having postposed all other Considerations to that
Loyalty, which cannot be questioned but I owe to
But not to leave your Lordship unsatisfied with
the general Account; the Intelligence I speak of,
concerning this Design, I received from Captain Rolfe,
a Person very intimate with the Governor, privy to
all Counsels, and One that is very high in the Esteem
of the Army; he, my Lord, informed me, that to
his Knowledge the Governor had received several
Letters from the Army; intimating, they desired the
King might by any Means be removed out of the Way,
either by Poison or otherwise; and that another Time
the same Person persuaded me to join with him in a
Design to remove the King out of that Castle, to a
Place of more Secrecy, proffering to take an Oath
with me, and to do it without the Governor's Privity,
who, he said, would not consent, for losing the Allowance of the House. His Pretence to this Attempt
was, that the King was in too public a Place, from
whence He might be rescued; but, if He might be
conveyed into some Place of Secrecy, he said, he
might dispose of His Person upon all Occasions as we
thought fit; and this he was confident we could effect without the Governor's Privity. My Lord,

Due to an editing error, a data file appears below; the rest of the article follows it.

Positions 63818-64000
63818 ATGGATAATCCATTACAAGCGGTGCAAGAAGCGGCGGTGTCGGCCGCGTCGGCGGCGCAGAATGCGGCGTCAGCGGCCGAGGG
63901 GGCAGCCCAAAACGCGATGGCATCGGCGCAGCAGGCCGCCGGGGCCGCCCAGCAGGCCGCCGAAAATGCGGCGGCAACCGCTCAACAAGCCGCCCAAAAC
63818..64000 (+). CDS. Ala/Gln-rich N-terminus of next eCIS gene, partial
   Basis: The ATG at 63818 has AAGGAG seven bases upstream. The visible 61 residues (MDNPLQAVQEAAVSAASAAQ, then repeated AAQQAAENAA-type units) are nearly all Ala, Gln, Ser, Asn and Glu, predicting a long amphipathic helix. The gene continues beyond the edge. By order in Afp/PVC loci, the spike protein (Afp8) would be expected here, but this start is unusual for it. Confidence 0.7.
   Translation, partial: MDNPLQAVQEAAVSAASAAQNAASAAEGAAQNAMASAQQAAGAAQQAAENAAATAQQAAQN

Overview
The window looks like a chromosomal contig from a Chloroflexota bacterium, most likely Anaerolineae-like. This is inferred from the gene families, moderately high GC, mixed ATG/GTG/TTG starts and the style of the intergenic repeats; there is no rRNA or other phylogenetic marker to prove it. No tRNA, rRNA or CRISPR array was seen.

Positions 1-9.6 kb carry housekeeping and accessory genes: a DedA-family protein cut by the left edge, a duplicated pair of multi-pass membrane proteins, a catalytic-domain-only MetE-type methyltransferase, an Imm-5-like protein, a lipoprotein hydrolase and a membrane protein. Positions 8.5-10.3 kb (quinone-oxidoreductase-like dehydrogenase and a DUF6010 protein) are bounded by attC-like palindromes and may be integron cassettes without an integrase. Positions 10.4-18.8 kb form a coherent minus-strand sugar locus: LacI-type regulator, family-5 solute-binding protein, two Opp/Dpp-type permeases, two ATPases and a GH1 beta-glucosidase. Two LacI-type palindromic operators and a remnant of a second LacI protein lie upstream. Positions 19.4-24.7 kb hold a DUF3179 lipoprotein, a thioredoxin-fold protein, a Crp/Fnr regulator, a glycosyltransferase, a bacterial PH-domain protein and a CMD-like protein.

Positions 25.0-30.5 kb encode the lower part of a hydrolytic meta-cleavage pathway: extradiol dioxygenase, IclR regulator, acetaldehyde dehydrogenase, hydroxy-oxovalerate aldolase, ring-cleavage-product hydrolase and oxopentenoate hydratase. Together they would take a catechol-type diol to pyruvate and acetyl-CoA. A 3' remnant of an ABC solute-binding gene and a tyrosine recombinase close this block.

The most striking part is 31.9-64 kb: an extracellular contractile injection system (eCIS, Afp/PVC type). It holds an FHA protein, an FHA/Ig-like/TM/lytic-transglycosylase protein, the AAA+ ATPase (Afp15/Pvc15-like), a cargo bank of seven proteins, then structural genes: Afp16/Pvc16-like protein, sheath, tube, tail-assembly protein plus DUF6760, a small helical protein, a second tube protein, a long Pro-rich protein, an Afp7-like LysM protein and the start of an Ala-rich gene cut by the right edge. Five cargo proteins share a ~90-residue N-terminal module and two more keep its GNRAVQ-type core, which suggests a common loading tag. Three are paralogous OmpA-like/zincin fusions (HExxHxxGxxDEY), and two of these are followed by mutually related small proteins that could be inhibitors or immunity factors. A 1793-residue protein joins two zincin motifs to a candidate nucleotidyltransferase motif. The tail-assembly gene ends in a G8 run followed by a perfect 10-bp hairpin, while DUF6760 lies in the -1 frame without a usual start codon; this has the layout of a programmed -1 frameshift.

Considering all these pregnant Circumstances, I think
it will appear that there were, if there are no such
Intentions concerning His Majesty's Person, as may
well justify my Endeavours that have been made for
His Remove from so much Danger; and for my own
Part, my Lord, I must be so plain as to declare concerning my own Actings in relation to this Business,
that, had I not done this (having such Grounds), I
must believe I had then verified all those Aspersions
of Disloyalty and Breach of Trust which I am contented to suffer, from those whose Interest is perchance opposed to my Endeavours to prevent such
"My Lord, I have spoken nothing here but what
I shall be ready to testify upon Oath, whenever I
shall be called to it, with Promise of Freedom and